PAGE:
As your organization strives to stay compliant, there are some important changes made by the DOT’s FMCSA that are projected to save millions of dollars annually to be aware of.
One of the most recent rulings relates to vehicle inspection reports and what to do about them if no defects are found.
In this blog post, we’ll break down the impact the FMCSA’s no-defect DVIR final rule has for passenger-carrying commercial motor vehicles, as well as the message they have been sending trucking companies and other motor carriers for quite some time.
What This No-Defect DVIR Final Rule Signals
Effective September 2020, the U.S. Department of Transportation’s Federal Motor Carrier Safety Administration (FMCSA) rescinded the requirement that passenger-carrying commercial motor vehicles (like buses) operating in interstate commerce, submit and retain driver-vehicle inspection reports (DVIRs) if a driver has neither found nor been made aware of any vehicle defects or deficiencies.
According to the FMCSA final ruling that you can read here, this change was made to apply to passenger-carrying CMVs who previously were non-exempt from filling out and retaining DVIRs under all circumstances. This included DVIRs without defects, which continued to cause a significant paperwork burden for some organizations.
6 Things to Know for Passenger or Non-Passenger Carrying CMVs
For all motor carriers, even if your organization’s fleet isn’t made up of passenger-carrying CMVs, the FMCSA has been focusing on reducing unnecessary paperwork for some time now. Here are a few key takeaways:
- In a 2014 ruling, drivers of non-passenger carrying CMVs (like truck drivers) were exempt from retaining these no-defect DVIRs
- The final ruling in 2020 extends this ruling to drivers of passenger-carrying commercial motor vehicles operating in interstate commerce who were exempt from the 2014 ruling
- If operating in intrastate commerce, it’s best to verify with your state on the applicability of the ruling
- This final rule removes an information collection burden without adversely impacting safety
- While not required, it’s still best practice to complete and retain non-defect DVIRs electronically
- Moving away from paperwork is the main objective of the ruling
The Impact for Motor Carriers
The FMCSA estimates that drivers of passenger carrying CMVs spend approximately 2.4 million hours each year completing no-defect DVIRs. With this new rule in place, drivers will no longer be required to spend time doing this, though many companies still require no-defect DVIRs be completed as a condition of employment.
While this will ease the regulatory burden in the event defects aren’t spotted, organizations still must have a process in place for performing inspections and keeping them for 3 months.
Estimated Cost Savings
The FMCSA also projects that passenger-carrying CMV drivers alone will save their companies 74 million dollars annually, likely associated with the amount of money spent on paper inspection forms, filing cabinets, and other administrative costs.
Some in the industry welcome these new changes to cut down on paperwork, while others raise concerns that it won’t encourage drivers to thoroughly perform daily vehicle inspections, since there is no longer an obligation to turn in no-defect DVIRs.
Safety Not Impacted, But Here’s Why Retaining DVIRs is Still Important
While cost savings due to using less paper is a big win for some organizations, it still doesn’t change the fact that these daily DVIRs still must be completed and retained when defects are found.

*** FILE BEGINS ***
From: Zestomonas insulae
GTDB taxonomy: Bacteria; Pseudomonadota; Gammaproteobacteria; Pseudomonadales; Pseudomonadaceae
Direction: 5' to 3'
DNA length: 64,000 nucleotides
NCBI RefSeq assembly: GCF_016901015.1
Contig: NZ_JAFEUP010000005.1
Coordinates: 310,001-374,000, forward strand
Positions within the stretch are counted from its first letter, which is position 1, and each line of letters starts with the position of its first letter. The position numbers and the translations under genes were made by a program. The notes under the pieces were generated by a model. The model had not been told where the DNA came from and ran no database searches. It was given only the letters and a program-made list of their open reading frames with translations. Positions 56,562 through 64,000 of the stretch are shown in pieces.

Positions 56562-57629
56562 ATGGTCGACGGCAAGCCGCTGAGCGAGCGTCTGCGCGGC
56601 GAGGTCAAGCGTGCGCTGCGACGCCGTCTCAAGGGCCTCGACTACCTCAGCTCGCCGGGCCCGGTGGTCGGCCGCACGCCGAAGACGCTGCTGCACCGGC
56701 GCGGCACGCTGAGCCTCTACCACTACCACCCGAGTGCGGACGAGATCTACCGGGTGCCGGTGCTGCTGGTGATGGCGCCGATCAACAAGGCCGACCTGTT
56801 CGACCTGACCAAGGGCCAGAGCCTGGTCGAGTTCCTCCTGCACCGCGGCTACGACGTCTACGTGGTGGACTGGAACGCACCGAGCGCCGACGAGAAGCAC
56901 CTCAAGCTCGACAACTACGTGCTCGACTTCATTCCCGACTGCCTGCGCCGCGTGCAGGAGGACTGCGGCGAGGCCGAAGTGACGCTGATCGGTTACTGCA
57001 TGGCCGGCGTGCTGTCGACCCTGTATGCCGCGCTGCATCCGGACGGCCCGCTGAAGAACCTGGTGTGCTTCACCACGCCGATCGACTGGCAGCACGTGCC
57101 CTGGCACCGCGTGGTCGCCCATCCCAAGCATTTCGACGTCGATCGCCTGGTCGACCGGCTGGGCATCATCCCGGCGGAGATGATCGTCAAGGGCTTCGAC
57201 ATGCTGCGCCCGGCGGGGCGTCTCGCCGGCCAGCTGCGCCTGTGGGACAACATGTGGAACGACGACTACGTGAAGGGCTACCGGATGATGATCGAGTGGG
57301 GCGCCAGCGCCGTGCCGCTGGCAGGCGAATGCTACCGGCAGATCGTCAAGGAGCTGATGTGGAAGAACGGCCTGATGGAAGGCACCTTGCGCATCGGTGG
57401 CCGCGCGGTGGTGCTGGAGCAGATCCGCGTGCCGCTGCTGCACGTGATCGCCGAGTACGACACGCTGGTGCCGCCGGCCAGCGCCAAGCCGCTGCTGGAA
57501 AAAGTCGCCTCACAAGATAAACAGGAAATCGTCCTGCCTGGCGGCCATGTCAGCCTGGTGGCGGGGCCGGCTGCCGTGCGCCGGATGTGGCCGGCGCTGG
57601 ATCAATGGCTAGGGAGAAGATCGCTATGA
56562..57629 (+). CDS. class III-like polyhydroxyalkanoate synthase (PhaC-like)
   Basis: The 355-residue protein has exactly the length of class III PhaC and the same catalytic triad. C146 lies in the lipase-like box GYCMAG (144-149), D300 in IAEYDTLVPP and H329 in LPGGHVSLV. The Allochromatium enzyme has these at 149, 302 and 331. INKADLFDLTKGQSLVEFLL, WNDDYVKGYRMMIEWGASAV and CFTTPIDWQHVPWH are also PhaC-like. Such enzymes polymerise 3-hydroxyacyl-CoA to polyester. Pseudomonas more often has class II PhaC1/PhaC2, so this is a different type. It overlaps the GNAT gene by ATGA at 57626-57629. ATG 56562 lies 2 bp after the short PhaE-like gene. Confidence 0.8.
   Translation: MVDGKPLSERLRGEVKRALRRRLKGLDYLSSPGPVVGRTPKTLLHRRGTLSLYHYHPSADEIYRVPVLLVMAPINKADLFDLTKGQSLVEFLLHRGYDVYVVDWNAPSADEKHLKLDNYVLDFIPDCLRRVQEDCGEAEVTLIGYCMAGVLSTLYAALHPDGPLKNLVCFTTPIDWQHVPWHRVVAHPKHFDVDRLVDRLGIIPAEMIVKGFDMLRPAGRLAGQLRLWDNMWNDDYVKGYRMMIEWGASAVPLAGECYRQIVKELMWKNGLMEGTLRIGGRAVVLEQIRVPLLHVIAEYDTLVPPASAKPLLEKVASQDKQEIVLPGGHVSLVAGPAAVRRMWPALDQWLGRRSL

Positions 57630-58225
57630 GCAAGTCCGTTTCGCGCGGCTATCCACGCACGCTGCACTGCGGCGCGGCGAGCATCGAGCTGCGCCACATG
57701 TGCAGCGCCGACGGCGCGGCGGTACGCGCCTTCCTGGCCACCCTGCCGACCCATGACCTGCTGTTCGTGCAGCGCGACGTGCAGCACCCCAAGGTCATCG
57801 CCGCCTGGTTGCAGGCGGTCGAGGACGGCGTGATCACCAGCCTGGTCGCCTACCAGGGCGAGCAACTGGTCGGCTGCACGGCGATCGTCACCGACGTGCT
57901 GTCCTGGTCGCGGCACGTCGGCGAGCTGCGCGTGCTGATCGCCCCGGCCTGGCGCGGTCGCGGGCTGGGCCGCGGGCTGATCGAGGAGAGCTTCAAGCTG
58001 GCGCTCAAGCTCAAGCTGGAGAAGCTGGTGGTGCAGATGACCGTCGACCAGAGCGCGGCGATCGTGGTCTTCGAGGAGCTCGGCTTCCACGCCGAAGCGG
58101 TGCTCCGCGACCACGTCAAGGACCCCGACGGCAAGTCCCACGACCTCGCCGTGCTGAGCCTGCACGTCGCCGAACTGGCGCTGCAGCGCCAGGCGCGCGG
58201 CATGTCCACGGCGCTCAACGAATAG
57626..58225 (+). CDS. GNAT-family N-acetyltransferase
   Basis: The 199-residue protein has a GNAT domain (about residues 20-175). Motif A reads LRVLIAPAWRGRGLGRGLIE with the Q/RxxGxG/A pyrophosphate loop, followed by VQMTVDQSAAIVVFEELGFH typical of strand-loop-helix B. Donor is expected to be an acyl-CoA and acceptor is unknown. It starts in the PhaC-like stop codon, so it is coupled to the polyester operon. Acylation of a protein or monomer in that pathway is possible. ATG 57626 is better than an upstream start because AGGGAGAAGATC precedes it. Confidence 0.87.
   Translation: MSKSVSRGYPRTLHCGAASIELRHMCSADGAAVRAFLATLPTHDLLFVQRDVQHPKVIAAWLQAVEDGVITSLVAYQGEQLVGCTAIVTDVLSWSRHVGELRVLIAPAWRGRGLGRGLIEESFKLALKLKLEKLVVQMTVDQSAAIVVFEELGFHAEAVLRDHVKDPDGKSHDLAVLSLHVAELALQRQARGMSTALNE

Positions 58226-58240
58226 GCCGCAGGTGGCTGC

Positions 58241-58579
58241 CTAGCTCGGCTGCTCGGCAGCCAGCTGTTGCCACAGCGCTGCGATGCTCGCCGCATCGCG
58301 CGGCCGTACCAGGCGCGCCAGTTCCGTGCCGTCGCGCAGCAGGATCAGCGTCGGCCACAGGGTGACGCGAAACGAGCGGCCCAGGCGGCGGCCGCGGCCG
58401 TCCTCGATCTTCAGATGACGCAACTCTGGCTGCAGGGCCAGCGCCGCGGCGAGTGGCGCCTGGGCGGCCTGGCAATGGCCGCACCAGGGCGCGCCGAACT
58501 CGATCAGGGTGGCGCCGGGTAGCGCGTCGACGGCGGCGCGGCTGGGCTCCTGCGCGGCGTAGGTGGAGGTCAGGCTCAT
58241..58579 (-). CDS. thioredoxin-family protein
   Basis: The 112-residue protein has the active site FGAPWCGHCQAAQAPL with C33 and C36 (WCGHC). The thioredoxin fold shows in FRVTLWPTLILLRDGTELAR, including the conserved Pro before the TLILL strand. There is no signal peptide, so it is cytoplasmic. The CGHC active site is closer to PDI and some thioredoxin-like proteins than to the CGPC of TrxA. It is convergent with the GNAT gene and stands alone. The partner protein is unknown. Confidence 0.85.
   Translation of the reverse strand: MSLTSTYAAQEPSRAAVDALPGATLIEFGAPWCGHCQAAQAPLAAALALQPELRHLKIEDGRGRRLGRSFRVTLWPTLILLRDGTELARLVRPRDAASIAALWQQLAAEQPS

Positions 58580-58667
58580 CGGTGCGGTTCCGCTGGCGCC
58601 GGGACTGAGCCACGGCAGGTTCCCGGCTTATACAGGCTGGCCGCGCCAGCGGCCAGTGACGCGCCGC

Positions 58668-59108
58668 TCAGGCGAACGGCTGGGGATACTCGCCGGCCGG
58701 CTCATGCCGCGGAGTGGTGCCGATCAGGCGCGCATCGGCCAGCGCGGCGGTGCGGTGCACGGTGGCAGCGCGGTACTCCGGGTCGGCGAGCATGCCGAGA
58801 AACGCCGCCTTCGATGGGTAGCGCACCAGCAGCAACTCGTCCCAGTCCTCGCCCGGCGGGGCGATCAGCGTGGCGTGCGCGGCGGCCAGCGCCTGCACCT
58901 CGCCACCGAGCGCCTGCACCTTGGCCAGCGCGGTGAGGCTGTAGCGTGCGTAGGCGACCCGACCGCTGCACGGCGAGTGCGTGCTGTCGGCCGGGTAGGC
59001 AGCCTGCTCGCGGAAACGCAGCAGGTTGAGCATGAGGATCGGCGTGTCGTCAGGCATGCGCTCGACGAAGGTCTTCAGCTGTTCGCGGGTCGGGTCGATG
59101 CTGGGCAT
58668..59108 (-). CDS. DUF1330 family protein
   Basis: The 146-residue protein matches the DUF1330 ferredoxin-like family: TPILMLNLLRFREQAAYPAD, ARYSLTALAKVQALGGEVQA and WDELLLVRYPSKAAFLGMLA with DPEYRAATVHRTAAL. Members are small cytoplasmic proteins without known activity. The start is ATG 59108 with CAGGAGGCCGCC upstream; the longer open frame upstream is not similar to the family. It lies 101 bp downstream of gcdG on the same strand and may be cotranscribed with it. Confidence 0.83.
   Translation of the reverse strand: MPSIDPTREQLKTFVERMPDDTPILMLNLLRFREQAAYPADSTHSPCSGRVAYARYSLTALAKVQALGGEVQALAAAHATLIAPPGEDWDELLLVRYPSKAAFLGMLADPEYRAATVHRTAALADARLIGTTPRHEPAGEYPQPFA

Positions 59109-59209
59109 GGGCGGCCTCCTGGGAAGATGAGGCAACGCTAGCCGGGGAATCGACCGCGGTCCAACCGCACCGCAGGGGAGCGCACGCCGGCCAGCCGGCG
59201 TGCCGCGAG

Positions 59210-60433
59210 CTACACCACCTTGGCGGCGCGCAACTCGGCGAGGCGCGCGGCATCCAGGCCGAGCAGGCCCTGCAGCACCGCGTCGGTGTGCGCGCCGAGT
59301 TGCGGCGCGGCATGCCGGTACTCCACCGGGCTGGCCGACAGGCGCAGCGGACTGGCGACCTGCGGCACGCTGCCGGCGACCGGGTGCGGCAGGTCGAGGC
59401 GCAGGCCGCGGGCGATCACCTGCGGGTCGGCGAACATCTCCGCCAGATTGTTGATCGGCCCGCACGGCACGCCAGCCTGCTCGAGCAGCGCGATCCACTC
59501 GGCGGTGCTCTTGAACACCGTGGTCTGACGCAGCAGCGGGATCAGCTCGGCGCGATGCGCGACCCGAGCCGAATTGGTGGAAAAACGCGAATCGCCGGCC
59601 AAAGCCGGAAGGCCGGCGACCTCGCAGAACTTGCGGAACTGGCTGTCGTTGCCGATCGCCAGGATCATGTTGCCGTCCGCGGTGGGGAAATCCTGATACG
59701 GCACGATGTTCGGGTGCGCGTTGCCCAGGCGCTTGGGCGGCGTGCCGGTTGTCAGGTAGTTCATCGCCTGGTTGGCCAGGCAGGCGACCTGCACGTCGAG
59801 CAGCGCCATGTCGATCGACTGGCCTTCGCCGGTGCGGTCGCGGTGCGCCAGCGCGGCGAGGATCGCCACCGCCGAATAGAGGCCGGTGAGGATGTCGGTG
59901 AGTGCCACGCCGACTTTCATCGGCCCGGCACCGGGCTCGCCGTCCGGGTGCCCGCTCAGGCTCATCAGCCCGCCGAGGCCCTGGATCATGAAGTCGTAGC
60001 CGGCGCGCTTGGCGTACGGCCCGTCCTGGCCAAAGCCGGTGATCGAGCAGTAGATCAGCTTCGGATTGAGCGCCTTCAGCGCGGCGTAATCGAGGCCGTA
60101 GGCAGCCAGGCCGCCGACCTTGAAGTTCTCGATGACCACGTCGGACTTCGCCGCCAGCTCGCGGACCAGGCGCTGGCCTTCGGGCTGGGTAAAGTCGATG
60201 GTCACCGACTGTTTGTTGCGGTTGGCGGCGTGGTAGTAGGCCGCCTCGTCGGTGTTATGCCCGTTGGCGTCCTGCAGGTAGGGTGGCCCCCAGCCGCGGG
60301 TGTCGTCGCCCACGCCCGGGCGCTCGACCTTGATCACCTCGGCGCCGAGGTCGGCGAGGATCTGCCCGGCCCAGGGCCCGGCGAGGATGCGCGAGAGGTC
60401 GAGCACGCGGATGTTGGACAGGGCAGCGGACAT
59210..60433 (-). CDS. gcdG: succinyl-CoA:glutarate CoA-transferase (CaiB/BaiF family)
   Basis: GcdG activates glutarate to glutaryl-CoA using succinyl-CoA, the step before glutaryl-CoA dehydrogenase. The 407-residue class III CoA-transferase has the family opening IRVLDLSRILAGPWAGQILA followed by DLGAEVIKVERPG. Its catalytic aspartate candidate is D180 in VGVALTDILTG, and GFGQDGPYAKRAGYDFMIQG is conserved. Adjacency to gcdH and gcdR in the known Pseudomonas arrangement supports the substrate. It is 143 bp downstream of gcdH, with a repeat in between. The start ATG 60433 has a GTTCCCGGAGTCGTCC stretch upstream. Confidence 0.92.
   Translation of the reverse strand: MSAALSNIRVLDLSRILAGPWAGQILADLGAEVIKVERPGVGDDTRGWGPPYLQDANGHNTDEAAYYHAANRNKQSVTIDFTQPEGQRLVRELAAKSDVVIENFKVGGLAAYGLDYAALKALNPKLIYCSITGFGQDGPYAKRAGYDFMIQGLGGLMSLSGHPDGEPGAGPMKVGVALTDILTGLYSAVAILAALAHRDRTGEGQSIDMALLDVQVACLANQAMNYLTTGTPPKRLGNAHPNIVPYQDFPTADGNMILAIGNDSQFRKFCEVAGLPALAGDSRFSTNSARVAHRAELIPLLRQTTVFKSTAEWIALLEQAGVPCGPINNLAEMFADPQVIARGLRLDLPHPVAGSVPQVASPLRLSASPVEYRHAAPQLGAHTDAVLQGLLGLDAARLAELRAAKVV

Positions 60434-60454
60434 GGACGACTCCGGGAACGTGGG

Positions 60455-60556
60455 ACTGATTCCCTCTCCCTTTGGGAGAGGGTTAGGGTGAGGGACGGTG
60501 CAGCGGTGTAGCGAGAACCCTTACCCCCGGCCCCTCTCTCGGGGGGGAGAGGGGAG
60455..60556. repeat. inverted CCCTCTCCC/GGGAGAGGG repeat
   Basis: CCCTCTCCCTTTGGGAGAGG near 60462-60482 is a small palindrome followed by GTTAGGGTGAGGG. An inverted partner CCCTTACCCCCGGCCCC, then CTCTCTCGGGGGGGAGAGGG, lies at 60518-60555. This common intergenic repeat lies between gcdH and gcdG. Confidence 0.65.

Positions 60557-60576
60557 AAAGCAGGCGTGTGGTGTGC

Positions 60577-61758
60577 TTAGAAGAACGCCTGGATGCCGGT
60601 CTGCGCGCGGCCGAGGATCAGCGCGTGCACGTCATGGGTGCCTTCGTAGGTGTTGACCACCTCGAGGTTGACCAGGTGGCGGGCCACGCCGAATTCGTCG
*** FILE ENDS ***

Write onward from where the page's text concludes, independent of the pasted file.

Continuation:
For a growing number of organizations, the benefits of completing a non-defect DVIR far outweigh the inconvenience of completing or retaining these. However, this stance is really only relevant to organizations who complete their DVIRs digitally, since record retention is done automatically and storage is essentially a non-factor.
What Some Organizations are Saying About No-Defect DVIRs
While some organizations feeling the burden of paperwork were relieved by this recent ruling, others like Coach USA weren’t as supportive. The organization released a statement in the final rule, document stating:
“If a driver is not required to complete and submit a DVIR, it has no way of confirming that the driver completed the required vehicle inspections” and that it “would leave a significant gap in Coach USA’s vehicle maintenance process through which vehicle condition information (even a lack of defects/deficiencies) is directly communicated by drivers to dispatch/maintenance
Elimination of Paperwork: A Key Focus for the DOT
In a world that’s propelled forward and fueled by technology, it only makes sense that trucking companies, those in passenger transport, and others gravitate towards a modern system. The effects of outdated record keeping in the industry as a whole is certainly not going unnoticed based on rulings like this one, but choosing not to collect data isn’t a winning strategy either.
By transitioning to a digital DVIR solution, you’ll be able to finally build a complete picture of your fleet’s inspection and maintenance history, as well as communicate with mechanics and other key stakeholders much more efficiently.
Eliminate Paper Inspection Forms Altogether with Whip Around
If paperwork or inefficient spreadsheets and other systems just aren’t working, try Whip Around for free today. Our easy to use and industry leading app will revolutionize how you manage and maintain your assets, and makes it easy for drivers to complete a proper inspection.
As the cost of paper inspection booklets continues to rise, we can help your organization convert the forms that you depend on to a convenient digital format available in the Whip Around application.
You’ll have more information right at your fingertips in the event of an audit, plus they’ll be much easier to find. To see firsthand how everything works, please contact us today to set up a demo or consultation.